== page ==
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From The Bandcamp Vaults #15

bandcamp vaults

The farm grind continues here in the Midwest. Confessions and platitudes to

— Aaron Maltz

Free (or might as well be)

Did Kurt Ballou start The Armed? Was Ben Koller really tricked into tracking drums after promises of working with Robert Trujillo? While an amusing way to procrastinate, the questions ignore the music, which slams with the ferocity of part grind, part metal, part electronic and pure punk. The tracks place you in the front seat of a roller coaster forever going faster and capture the spirit of twelve-people living in one-house filled with screenprints and bikes. Spontaneity also naturally pays rent but within the chaos lies hooks that take several listens to unwrap. ONLY LOVE will continue to make best-of lists throughout the season.

Full Price

Genre jumping reached peak threshold about ten-years ago but The Central manage to diversify with a strange mashup of pop and avant garde grindcore that sounds something like The Shins meet Upsilon Acrux meets The Dillinger Escape Plan, with vocals that range from gentle to abrasive. While definitely not metal at points and definitely metal, if only metal related, at others, Sick and Dying blends phenomenal drumming, really cool riffs, and progressive songwriting into a unique interpretation of a number of genres.

Engulf arrive straight from the Morbid Angel and Hate Eternal school of death metal on the brief but powerful Gold and Rust, the second EP in a trilogy. Hal Microutsicos performs and/or programs all instruments, penning scathing riffs loaded with shred and puberty inducing harmonies intended to sear.

Phthisis hit all the sweet notes on their self-titled EP that fuses black and death metal with a nice dollop of dissonance. While that could describe any number of modern bands, their songwriting demonstrates strong professionalism and I imagine they will move up the metal ranks quite quickly. The cover art is, indeed, particularly sweet.

I live for discovering bands like Antisoph, whose self-titled release integrates so many familiar themes at once that it sounds like a new form of metal. The influence ranges from Annihilator to Krallice, and melds the avant-garde, fusion jazz, neo-thrash and black metal into an epic use of the term “progressive rock.” The vocals, delivered clean, provide strength and clarity amongst unique riffing that traverses time, and the drums shine naturally with great hands-off production.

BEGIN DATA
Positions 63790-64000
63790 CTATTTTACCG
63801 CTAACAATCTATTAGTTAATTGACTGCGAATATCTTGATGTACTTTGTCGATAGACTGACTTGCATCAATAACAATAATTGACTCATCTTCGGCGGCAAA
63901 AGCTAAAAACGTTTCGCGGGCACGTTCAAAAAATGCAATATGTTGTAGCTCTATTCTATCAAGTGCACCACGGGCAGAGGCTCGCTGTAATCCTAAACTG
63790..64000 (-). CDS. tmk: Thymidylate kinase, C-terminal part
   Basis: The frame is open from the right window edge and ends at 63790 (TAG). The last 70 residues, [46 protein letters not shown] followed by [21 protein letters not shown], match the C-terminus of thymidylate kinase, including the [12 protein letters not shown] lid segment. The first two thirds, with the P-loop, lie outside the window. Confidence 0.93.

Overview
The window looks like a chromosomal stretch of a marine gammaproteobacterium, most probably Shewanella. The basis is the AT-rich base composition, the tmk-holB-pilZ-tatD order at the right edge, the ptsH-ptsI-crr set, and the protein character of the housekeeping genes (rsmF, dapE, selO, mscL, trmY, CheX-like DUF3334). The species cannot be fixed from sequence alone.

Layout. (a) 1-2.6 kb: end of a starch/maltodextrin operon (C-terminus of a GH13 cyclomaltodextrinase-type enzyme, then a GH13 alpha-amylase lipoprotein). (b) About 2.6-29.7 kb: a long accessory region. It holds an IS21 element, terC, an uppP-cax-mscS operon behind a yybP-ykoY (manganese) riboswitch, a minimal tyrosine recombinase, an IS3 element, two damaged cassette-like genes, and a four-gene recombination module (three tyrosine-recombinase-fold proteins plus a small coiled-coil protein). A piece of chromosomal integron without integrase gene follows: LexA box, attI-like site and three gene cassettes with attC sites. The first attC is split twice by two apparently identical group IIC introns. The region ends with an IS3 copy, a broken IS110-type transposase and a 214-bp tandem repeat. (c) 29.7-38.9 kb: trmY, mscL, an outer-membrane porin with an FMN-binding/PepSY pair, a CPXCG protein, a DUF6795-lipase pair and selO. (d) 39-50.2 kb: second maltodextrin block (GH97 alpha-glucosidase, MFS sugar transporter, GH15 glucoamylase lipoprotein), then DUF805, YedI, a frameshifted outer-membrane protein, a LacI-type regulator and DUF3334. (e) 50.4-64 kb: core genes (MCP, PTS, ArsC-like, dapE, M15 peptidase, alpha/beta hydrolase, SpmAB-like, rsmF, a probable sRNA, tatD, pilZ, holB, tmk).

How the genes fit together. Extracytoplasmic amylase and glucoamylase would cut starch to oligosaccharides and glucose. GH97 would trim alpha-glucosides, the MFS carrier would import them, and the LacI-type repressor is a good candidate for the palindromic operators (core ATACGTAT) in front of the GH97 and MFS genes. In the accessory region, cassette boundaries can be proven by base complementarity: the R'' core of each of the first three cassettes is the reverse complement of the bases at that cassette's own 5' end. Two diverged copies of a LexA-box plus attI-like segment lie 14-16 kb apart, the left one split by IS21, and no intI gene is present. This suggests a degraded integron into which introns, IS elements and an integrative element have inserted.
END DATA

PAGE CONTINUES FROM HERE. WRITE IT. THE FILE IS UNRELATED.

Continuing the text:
When the break-up blindsides the audience, clues within the final album, including lackluster performance, often reflect the tension. With the foreknowledge of their demise, Epiphany From The Abyss shot for the most epic statement they could produce in order to solidify their legacy. That testament reads as a veritable shred fest that combines supreme technicality with enjoyable and memorable riffs performed at warp drive. The barrage of notes carry classical overtones that focus on delicate and tonal musings, producing the effect of a string quartet performing with a battering ram. There’s surprising diversity despite operating at full throttle, and the superb bass playing rounds out the tones.


A friend and I used to choose a random track from any of Venetian Snares thirty full-length albums and invariably they would be fascinating, if not genius. Through his immense discography, Rossz Csillag Alatt Született, which translates to the Hungarian expressions “cursed from birth,” most perfectly integrates his penchant for chaos with thoughtful and cinematic themes. Inspired by a visit to Hungary, Aaron Funk captured the power of electronic music as not a series of glitches but legitimate composition, sampling Bartok, Stravinsky, Mahler, and others with increasing maturity while maintaining his trademark schizophrenic jungle. It devastates when restrained and tops your five favorite technical death metal albums playing simultaneously when unleashed. Album highlight “Öngyilkos Vasárnap” samples Billie Holiday and riffs off “Szomorú Vasárnap” (“Gloomy Sunday”), penned by Hungarian composer Rezső Seress. The song, once banned in Hungary, has been called the Hungarian suicide song and reportedly inspired multiple self-murders.

Definitely not metal

Thoroughly dark and brooding, Bambara officiate the union of death rock and rockabilly for a unique and developed sound on Shadow On Everything. Hypnotic bass lines conjure Echo & The Bunnymen while guitar lines punctuate rather than perform riffs. Coupled with an effective dry vocal delivery, Bambara presents one of the year’s finest.

First-wave ska and rocksteady performed by an all brass band. You should already know if it’s your thing. I personally love it.

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